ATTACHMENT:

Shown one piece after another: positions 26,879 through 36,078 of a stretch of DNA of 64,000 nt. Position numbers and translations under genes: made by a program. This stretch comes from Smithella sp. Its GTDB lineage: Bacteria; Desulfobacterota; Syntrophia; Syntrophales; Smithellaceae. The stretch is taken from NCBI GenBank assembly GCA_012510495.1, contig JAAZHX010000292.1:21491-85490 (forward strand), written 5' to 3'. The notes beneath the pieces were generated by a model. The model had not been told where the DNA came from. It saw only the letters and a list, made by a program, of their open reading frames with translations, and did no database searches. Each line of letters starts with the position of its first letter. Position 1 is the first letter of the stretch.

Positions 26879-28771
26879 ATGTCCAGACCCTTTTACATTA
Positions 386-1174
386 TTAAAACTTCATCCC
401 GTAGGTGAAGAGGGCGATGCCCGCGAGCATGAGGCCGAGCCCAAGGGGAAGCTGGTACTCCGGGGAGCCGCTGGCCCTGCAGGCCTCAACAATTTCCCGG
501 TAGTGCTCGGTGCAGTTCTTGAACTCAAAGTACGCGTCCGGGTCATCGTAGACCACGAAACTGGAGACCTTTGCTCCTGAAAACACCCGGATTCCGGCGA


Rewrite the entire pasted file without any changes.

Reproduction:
Shown one piece after another: positions 26,879 through 36,078 of a stretch of DNA of 64,000 nt. Position numbers and translations under genes: made by a program. This stretch comes from Smithella sp. Its GTDB lineage: Bacteria; Desulfobacterota; Syntrophia; Syntrophales; Smithellaceae. The stretch is taken from NCBI GenBank assembly GCA_012510495.1, contig JAAZHX010000292.1:21491-85490 (forward strand), written 5' to 3'. The notes beneath the pieces were generated by a model. The model had not been told where the DNA came from. It saw only the letters and a list, made by a program, of their open reading frames with translations, and did no database searches. Each line of letters starts with the position of its first letter. Position 1 is the first letter of the stretch.

Positions 26879-28771
26879 ATGTCCAGACCCTTTTACATTA
Positions 386-1174
386 TTAAAACTTCATCCC
401 GTAGGTGAAGAGGGCGATGCCCGCGAGCATGAGGCCGAGCCCAAGGGGAAGCTGGTACTCCGGGGAGCCGCTGGCCCTGCAGGCCTCAACAATTTCCCGG
501 TAGTGCTCGGTGCAGTTCTTGAACTCAAAGTACGCGTCCGGGTCATCGTAGACCACGAAACTGGAGACCTTTGCTCCTGAAAACACCCGGATTCCGGCGA